I was listening to a podcast today on the healing power of journaling. I have to agree, there is something magical about engaging in a daily practice of writing. I am not talking about Dear Diary, The boy (YOU KNOW WHO!!!!) who sits in front of me in math class borrowed my pencil, I thought I would die. As a 13-year-old, this was important journaling. But as an adult, I find journaling to be very cathartic and informative in a different way.
I became a committed journaler the first time my heart was broken. I poured my anger, hopes and dreams onto pages and squirrelled them away, never to be seen by human eyes again. It was a way for me to let the flow of thoughts out of my head and onto a surface that I could read as an outsider. Sometimes those thoughts didn’t make sense, just random rambling feelings that needed to get out of my brain. More often than not, the words tumbled out and I would read them and be shocked about my thoughts of feelings. It was as if I wasn’t the author but had a young girl lived within who was writing profound thoughts. Reading it back helped me sort through thoughts and feelings in ways I didn’t know I needed.
There is something magical about flow. Cursive writing becomes butchered when I handwrite but is a very fluid way. The words become strung together and become a secret code that only I can read. This was helpful when my exhusband found my journals and was reading them. I worried about him ever finding the pages and then fearing his wrath. I vowed never to write anything down that you didn’t want anyone to read. Looking back I think I wanted him to read the entries. That is ultimately what helped with my transition. Words have a way of knowing what you need.
Editing your entries are unproductive. Write with a reckless abandon. You don’t have to know what you need to write about, it will just come. I find in these times I write what I need, not what I want. When I look over my thoughts, sometimes profound words of wisdom pop up and I highlight those words to be used in projects or write the words on my arms and legs for daily reminders that my soul knows me better than I know myself and it makes sense to listen to her. She has not steered me wrong yet. It is only when I listen to others that I get into trouble. Through journaling and meditation, I am learning to trust myself, my gut is never wrong. It leads me down roads that I have to travel. The reason may not be clear until later, but its always a good one.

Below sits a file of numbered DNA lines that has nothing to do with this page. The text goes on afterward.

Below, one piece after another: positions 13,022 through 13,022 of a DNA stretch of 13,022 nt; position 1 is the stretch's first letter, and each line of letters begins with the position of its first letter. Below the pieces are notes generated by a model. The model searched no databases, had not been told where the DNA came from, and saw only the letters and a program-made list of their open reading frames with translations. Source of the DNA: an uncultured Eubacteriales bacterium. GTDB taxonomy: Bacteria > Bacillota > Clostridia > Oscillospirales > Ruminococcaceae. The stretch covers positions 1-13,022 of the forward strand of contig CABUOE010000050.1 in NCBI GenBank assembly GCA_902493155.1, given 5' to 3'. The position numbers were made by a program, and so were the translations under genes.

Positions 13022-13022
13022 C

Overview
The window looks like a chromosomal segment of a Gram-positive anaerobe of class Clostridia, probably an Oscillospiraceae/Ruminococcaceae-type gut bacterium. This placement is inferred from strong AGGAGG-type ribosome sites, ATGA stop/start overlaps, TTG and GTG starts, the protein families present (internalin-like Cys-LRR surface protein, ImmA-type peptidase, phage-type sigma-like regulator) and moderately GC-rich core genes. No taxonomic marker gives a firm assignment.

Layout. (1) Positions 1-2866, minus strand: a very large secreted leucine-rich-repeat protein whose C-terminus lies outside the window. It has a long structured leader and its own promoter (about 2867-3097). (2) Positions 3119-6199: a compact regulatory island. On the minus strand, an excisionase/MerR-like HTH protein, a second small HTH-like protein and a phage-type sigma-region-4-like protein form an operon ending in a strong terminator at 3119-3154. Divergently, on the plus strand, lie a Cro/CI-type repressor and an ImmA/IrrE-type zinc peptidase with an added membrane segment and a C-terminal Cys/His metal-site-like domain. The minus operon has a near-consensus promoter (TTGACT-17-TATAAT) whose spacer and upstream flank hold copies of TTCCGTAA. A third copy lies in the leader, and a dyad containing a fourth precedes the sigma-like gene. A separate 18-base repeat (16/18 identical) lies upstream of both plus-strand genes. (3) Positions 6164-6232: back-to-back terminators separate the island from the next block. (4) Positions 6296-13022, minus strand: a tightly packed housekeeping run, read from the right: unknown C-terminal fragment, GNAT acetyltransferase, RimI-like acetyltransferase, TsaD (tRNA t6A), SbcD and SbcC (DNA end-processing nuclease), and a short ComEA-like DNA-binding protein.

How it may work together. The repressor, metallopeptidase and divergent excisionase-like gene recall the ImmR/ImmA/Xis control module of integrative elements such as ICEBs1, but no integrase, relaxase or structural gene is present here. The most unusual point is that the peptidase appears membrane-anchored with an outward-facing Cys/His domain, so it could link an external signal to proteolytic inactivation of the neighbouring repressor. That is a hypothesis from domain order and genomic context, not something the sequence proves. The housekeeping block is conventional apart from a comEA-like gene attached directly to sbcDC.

As I have aged, I find I write more observation and how it makes me feel rather than judgements. I watch behaviour as if I am a therapist and then think about the why. I struggle with acceptance and values, morals and obligations. I just know what I want in my life and what I don’t. Journaling has taught me that. Through observation, I have also learned you are who you surround yourself with. I want to surround myself with nice people who treat vulnerable people with respect and protect them from harm. Simple, kind and honest people are who I seek out. Life is not that complicated.
I find I write more when I am sad or angry. When I am happy I am not that inspired and I will engage in photography instead. Photos capture my happy feelings in ways descriptive words cannot. But deep melancholy and soulful thoughts just flow from my pen when I am struggling with people and actions. I have written volumes of journal entries this year but I have also taken thousands of photos. Life is funny.
Writing it out helps you figure that out.